Pictures of disgusting foods and disgusted facial expressions suppress the tongue motor cortex

Vicario, Carmelo M., Rafal, Robert D., Borgomaneri, Sara, Paracampo, Riccardo, Kritikos, Ada and Avenanti, Alessio (2017) Pictures of disgusting foods and disgusted facial expressions suppress the tongue motor cortex. Social Cognitive and Affective Neuroscience, 12 2: 352-362. doi:10.1093/scan/nsw129

Author Vicario, Carmelo M.
Rafal, Robert D.
Borgomaneri, Sara
Paracampo, Riccardo
Kritikos, Ada
Avenanti, Alessio
Title Pictures of disgusting foods and disgusted facial expressions suppress the tongue motor cortex
Journal name Social Cognitive and Affective Neuroscience   Check publisher's open access policy
ISSN 1749-5016
Publication date 2017-02-01
Year available 2016
Sub-type Article (original research)
DOI 10.1093/scan/nsw129
Open Access Status DOI
Volume 12
Issue 2
Start page 352
End page 362
Total pages 11
Place of publication Oxford, United Kingdom
Publisher Oxford University Press
Language eng
Subject 3205 Experimental and Cognitive Psychology
2805 Cognitive Neuroscience
Abstract The tongue holds a unique role in gustatory disgust. However, it is unclear whether the tongue representation in the motor cortex (tM1) is affected by the sight of distaste-related stimuli. Using transcranial magnetic stimulation (TMS) in healthy humans, we recorded tongue motor-evoked potentials (MEPs) as an index of tM1 cortico-hypoglossal excitability. MEPs were recorded while participants viewed pictures associated with gustatory disgust and revulsion (i.e. rotten foods and faces expressing distaste), non-oral-related disgusting stimuli (i.e. invertebrates like worms) and control stimuli. We found that oral-related disgust pictures suppressed tM1 cortico-hypoglossal output. This tM1 suppression was predicted by interindividual differences in disgust sensitivity. No similar suppression was found for disgusting invertebrates or when MEPs were recorded from a control muscle. These findings suggest that revulsion-eliciting food pictures trigger anticipatory inhibition mechanisms, possibly preventing toxin swallowing and contamination. A similar suppression is elicited when viewing distaste expressions, suggesting vicarious motor inhibition during social perception of disgust. Our study suggests an avoidant-defensive mechanism in human cortico-hypoglossal circuits and its ‘resonant’ activation in the vicarious experience of others’ distaste. These findings support a role for the motor system in emotion-driven motor anticipation and social cognition.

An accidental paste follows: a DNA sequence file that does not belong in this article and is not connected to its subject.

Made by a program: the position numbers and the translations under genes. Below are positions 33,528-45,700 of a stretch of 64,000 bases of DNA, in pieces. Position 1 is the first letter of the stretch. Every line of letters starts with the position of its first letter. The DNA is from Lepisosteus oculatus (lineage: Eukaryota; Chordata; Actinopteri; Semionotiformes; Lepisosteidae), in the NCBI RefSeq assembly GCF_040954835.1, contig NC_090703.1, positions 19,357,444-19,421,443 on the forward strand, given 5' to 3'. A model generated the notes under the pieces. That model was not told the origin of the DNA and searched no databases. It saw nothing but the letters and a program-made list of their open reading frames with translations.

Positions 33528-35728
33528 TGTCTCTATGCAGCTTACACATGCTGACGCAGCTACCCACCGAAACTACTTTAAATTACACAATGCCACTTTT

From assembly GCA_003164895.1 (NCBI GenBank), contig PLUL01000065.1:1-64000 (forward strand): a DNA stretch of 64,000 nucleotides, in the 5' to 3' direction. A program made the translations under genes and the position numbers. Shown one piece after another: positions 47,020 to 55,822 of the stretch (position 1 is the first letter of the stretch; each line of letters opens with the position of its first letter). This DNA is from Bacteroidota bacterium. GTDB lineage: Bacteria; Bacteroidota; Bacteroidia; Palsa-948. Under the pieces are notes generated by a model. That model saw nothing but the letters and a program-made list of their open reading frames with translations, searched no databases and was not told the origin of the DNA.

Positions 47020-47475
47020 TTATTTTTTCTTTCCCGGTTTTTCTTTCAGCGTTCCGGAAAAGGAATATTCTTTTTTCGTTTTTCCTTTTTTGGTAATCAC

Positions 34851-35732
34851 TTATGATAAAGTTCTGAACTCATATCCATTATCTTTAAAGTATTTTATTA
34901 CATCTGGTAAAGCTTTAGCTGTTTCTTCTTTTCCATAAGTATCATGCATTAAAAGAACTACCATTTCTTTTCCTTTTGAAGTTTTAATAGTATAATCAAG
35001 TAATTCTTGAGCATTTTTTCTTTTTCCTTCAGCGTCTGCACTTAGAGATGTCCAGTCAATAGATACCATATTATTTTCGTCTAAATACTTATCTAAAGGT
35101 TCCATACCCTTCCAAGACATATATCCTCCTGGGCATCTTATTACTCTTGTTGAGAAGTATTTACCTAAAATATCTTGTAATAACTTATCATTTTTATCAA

Keyword Disgust
Emotion recognition
Transcranial magnetic stimulation
Motor-evoked potentials
Tongue motor area
Q-Index Code C1
Q-Index Status Provisional Code
Institutional Status UQ

Document type: Journal Article
Sub-type: Article (original research)
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